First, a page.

Do the Washing, Eradicate Pollution!

Mitigating the tonnes of pollution that are being swept into the atmosphere every day is a big part of environmental research these days, and researchers from the University of Sheffield and the London College of Fashion have managed to come up with the coolest method of contributing to the removal of pollution ever.

They’ve developed a new liquid laundry additive called ‘CatClo’ which, after only one wash, will allow your clothes to start purifying the air of pollution as you wander around your world.

Washing Clothes in CatClo Can Remove Pollution from Air

With initial support from the Engineering and Physical Sciences Research Council (EPSRC), the University of Sheffield and London College of Fashion are proceeding to commercialise CatClo, giving consumers the opportunity to start removing nitrogen oxides from the air.

Items of clothing need only be washed once in CatClo before they can start depolluting the air around them. The nanoparticles of titanium dioxide grip on to fabrics very tightly, and when these particles come into contact with nitrogen oxides in the air, they react and oxidise them in the fabric.

“It’s the action of daylight on the nanoparticles that makes them function in this way,” Professor Tony Ryan OBE of the University of Sheffield, who has co-led the project working closely with Professor Helen Storey MBE from London College of Fashion, says. “The development of the additive is just one of the advances we’re making in the field of photocatalytic materials – materials that, in the presence of light, catalyse chemical reactions. Through CatClo, we aim to turn clothes into a catalytic surface to purify air.”

“If thousands of people in a typical town used the additive, the result would be a significant improvement in local air quality,” Professor Ryan added. “This additive creates the potential for community action to deliver a real environmental benefit that could actually help to cut disease and save lives. In Sheffield, for instance, if everyone washed their clothes in the additive, there would be no pollution problem caused by nitrogen oxides at all.”

One person alone wearing clothing treated with CatClo would be capable of removing approximately 5 grams of nitrogen oxides from the air in the course of an average day. That might not sound like a lot, but it adds up to roughly the equivalent of the amount of nitrogen oxides produced by the average family car in a day.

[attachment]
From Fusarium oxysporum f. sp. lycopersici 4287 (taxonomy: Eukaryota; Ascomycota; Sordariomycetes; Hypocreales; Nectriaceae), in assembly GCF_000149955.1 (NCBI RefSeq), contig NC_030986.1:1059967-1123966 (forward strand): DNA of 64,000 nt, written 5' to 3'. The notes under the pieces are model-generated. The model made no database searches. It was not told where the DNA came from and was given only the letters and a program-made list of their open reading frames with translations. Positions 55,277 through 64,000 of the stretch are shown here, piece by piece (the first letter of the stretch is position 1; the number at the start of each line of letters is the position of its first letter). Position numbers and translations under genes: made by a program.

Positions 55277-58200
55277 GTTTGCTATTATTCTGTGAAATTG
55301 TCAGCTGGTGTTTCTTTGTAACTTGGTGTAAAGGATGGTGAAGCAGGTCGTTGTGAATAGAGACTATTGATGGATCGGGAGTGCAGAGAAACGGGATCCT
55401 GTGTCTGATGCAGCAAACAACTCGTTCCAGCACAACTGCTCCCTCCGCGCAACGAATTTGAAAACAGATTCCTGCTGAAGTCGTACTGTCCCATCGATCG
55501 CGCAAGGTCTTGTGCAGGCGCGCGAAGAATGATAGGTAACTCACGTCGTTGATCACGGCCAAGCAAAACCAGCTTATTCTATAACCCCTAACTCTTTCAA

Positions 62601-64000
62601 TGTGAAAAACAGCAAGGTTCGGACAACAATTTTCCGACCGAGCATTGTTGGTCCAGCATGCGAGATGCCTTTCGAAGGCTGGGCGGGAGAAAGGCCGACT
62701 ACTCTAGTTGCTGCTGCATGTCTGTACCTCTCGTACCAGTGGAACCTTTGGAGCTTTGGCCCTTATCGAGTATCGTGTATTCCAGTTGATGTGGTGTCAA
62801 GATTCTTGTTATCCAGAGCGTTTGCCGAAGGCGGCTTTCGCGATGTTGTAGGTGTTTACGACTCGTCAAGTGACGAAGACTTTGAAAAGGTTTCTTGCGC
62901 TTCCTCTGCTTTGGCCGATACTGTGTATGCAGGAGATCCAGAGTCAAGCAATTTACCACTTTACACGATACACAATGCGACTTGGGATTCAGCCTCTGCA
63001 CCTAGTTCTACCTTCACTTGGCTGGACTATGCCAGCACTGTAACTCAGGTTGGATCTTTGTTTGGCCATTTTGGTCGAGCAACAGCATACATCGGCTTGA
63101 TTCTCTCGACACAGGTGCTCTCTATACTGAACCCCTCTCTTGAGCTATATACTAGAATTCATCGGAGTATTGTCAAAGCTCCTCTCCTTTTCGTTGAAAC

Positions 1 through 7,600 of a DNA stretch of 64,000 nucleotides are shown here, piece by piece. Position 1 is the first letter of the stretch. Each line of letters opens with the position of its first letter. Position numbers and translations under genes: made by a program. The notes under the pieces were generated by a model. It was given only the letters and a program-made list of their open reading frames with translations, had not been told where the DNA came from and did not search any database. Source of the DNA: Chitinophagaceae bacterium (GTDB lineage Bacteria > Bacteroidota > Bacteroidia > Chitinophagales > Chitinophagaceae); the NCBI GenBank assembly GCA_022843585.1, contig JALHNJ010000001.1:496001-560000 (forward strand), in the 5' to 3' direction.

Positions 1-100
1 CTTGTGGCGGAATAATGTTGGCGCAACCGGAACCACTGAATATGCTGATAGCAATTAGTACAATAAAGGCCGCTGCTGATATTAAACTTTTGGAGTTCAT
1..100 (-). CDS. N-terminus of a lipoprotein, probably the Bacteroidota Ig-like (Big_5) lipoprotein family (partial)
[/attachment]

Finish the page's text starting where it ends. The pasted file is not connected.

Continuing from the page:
Nitrogen oxides are not necessarily widely publicised as a crucial pollutant, but asthma sufferers will be aware of the impact these particles have on their ability to breathe comfortably. Nitrogen oxides aggravate asthma and other respiratory diseases, so not only will CatClo improve the air quality overall if everyone starts treating their clothes in the additive, but asthma sufferers will be able to make their own lives a lot easier by wearing CatClo-treated clothes, giving themselves clean air to breathe all the time.

“When Science and Culture work together in this way, it becomes possible to involve the intended end user in the early stages of the development of the technology,” said Professor Helen Storey. “This in itself is still a relatively new concept. Through the making of a short viral film about CatClo, we were able to reach an audience of over 300 million people, from across 147 countries, engaging the public in the normally hidden research process. The direct feedback and enthusiasm we received revealed a massive market for this product from potential consumers who understand the concept behind it.”

“We’re now working closely with a manufacturer of environmentally friendly cleaning products to commercialise our laundry additive,” added Professor Ryan. “We believe that using the additive in a final rinse with a full washing load could potentially cost as little as 10 pence – a small price to pay for the knowledge that you’re doing something tangible to tackle air pollution and increase the life expectancy of people with respiratory conditions. We’re confident there’s a really big market out there for this product.”

Source: Engineering and Physical Sciences Research Council

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